Metamaterials based on mechanical elements have been developed over the past decade as a powerful platform for exploring analogs of electron transport in exotic regimes that are hard to produce in real materials. In addition to enabling new physics explorations, such developments promise to advance the control over acoustic and mechanical metamaterials, and consequently to enable new capabilities for controlling the transport of sound and energy. Here, we demonstrate the building blocks of highly tunable mechanical metamaterials based on real-time measurement and feedback of modular mechanical elements. We experimentally engineer synthetic lattice Hamiltonians describing the transport of mechanical energy (phonons) in our mechanical system, with control over local site energies and loss and gain as well as over the complex hopping between oscillators, including a natural extension to nonreciprocal hopping. Beyond linear terms, we experimentally demonstrate how this measurement-based feedback approach makes it possible to independently introduce nonlinear interaction terms. Looking forward, synthetic mechanical lattices open the door to exploring phenomena related to topology, non-Hermiticity, and nonlinear dynamics in nonstandard geometries, higher dimensions, and with novel multibody interactions.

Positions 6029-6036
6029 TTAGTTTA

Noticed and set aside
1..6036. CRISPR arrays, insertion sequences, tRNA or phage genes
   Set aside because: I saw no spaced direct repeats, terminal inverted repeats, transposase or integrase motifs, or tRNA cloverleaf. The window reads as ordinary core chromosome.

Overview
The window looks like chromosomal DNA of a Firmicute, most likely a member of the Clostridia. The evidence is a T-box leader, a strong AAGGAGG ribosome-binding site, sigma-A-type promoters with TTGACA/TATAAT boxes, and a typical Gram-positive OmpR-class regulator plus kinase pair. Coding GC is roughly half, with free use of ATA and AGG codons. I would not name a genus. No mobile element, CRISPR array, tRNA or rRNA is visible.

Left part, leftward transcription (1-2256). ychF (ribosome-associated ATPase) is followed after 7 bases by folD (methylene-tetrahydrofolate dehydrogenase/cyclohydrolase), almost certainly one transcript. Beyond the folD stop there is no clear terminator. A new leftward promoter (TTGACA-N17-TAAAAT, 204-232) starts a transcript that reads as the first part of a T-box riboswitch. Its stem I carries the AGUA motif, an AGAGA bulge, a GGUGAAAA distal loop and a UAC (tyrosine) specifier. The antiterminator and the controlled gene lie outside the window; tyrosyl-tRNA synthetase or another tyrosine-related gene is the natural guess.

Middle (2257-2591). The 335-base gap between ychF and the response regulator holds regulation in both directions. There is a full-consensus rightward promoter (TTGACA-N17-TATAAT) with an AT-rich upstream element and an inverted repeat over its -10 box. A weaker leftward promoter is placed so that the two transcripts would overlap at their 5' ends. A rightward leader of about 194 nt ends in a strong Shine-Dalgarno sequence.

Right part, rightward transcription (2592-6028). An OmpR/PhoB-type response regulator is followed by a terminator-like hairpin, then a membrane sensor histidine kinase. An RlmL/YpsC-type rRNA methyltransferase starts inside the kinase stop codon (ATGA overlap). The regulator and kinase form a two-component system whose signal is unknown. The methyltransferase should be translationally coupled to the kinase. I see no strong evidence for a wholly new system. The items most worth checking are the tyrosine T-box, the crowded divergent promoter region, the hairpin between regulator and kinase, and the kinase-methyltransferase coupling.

All Science Journal Classification (ASJC) codes
- Atomic and Molecular Physics, and Optics